Was the Dreamworld Theme park crisis handled properly?


Australia’s Queensland theme park tragedy left 4 people dead. ‘Thunder River Rapids’ as it is popularly known, experienced its worst tragedy two days ago. It happened when a vacant car got stuck in the conveyor belt and the car following the stalled car, which had people in it, rammed onto it. According to the reports, the vacant car had flipped back onto the car with people and they were thrown out and eventually got trapped in the conveyor belt and water below.

The public and the families of the victims are asking many questions.  Queensland police are investigating the cause of this accident. The theme park remains closed and hundreds of mourners have paid their respect.


In such situations, those accountable, right from the very top should show empathy. They should be honest and truthful. When it is not, it can be a major loss of trust and the reputation. Watch this...!  


It appears that they did not have well-rehearsed Crisis Management Plans. The company’s AGM just after two days should have taken a different tone, if at all it had to be conducted. As the media reports say, the focus was on profits and dividends, not on the tragedy. It was ironic to hear that the CEO Deborah Thomas did not know how to contact the families of the victims.

When an incident occurs, you cannot take decisions on the fly. The leadership team must come together and do the right things and every second counts in a situation like this.

The four key things that need to be considered in a ‘crisis’ situation are;

  1. The impact on ‘People’,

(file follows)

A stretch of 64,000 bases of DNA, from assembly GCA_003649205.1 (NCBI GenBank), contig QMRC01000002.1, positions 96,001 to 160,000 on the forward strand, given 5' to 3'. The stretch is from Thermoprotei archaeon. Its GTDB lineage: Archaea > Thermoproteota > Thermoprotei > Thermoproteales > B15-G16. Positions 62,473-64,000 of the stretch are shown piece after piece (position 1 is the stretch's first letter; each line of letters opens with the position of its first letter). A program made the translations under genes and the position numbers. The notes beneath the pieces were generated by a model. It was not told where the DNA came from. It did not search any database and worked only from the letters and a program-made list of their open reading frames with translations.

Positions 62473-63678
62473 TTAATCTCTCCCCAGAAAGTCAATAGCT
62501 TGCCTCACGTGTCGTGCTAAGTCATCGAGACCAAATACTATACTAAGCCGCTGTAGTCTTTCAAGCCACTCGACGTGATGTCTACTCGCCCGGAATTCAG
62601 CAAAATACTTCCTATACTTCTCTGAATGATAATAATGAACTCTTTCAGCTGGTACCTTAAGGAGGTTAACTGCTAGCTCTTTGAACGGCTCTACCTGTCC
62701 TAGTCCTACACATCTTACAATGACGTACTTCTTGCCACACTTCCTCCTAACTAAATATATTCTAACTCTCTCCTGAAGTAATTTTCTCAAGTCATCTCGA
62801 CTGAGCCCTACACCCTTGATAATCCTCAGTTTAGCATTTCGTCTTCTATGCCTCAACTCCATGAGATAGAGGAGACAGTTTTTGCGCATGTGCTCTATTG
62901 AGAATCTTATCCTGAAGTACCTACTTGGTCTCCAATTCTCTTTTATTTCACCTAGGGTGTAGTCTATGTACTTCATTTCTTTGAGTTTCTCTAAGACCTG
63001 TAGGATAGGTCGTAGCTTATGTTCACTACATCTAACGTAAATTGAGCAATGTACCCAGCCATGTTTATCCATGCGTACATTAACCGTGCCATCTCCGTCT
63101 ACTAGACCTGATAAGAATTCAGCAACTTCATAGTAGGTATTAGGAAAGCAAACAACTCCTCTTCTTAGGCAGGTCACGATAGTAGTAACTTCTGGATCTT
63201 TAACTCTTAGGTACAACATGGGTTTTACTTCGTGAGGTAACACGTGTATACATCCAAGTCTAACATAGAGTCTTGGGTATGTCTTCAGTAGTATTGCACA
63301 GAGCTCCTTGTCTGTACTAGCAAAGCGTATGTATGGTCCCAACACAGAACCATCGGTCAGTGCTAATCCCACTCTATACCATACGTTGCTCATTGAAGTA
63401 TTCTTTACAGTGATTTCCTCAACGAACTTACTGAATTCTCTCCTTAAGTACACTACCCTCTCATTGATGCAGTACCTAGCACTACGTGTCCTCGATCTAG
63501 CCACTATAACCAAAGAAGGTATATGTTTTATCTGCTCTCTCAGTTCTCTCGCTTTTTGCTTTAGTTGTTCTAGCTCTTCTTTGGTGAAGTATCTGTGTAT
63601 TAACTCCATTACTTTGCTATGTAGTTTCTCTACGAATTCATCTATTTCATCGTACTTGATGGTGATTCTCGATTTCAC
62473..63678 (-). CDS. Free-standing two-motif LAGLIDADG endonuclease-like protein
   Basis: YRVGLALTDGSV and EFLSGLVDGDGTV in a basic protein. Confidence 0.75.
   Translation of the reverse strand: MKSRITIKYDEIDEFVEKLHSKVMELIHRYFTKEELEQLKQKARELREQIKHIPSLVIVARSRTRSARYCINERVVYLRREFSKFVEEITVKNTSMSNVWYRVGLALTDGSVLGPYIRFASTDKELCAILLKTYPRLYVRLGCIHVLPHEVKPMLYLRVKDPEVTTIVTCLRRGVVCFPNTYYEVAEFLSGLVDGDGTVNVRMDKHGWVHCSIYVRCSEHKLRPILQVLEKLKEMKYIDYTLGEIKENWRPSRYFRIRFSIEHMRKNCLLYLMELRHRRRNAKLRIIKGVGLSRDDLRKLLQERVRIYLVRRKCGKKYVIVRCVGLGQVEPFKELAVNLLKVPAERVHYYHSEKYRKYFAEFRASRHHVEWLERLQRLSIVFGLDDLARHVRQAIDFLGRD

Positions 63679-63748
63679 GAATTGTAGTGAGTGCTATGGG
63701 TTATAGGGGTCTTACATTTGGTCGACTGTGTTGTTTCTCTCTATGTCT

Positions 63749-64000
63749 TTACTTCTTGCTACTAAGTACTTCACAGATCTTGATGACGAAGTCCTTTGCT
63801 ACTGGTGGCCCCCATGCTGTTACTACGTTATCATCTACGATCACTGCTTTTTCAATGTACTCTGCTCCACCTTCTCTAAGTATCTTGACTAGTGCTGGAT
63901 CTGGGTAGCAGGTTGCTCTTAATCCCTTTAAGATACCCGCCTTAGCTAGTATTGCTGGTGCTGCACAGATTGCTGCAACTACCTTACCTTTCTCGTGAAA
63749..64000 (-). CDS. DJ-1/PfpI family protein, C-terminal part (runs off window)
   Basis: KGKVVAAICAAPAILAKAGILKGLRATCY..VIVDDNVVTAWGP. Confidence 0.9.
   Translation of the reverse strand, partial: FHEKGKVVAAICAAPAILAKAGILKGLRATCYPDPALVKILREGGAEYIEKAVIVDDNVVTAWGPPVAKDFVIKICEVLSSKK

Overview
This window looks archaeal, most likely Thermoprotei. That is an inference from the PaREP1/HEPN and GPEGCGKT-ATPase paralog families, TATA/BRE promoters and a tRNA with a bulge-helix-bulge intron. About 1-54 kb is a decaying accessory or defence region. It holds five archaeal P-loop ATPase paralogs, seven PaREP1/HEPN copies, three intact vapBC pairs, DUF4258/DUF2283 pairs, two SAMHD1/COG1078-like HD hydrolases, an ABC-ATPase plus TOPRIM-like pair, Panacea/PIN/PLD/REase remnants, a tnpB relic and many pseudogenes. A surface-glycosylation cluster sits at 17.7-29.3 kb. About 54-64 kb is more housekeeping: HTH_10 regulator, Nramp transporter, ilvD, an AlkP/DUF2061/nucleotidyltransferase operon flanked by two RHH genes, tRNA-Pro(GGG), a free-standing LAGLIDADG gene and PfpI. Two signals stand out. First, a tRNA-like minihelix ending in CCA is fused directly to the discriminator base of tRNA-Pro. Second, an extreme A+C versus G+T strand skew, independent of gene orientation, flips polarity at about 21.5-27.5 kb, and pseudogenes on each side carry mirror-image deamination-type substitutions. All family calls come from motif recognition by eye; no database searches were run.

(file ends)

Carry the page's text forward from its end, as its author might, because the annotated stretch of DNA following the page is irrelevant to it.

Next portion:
2. The impact on Reputation
  3. The impact on Stakeholders and
  4. The impact on the ‘Environment’.

They should be addressed in a collaborative way to get everyone onto your side and respond quickly.

However, some internal incidents could also trigger off a ‘crisis’. They are, financial mismanagement and fraud, breach of regulatory compliance, and operational breakdown. Corporates should constantly keep a watch on protentional threats and have mitigation strategies in place. It all boils down to one thing. That is ‘incident and crisis preparedness’.

How companies manage the media is also part of the process and it should be done honestly and sincerely, by a trained staff in that aspect, may be the CEO or any ‘C-level’ executive.

The lessons we can draw from this most unfortunate incident are

  • Have well-rehearsed crisis management plans
  • Be empathetic toward victims and their families
  • Focus on the four key impacts and respond quickly
  • Have a well-prepared media communication strategy and a process in place
  • Be honest and truthful in all communications
  • Collaborate with all stakeholders and get them engaged during the resolution process

You may also like:

Filed under Improve My Bottom Line. Posted by The Corporate Toolbox on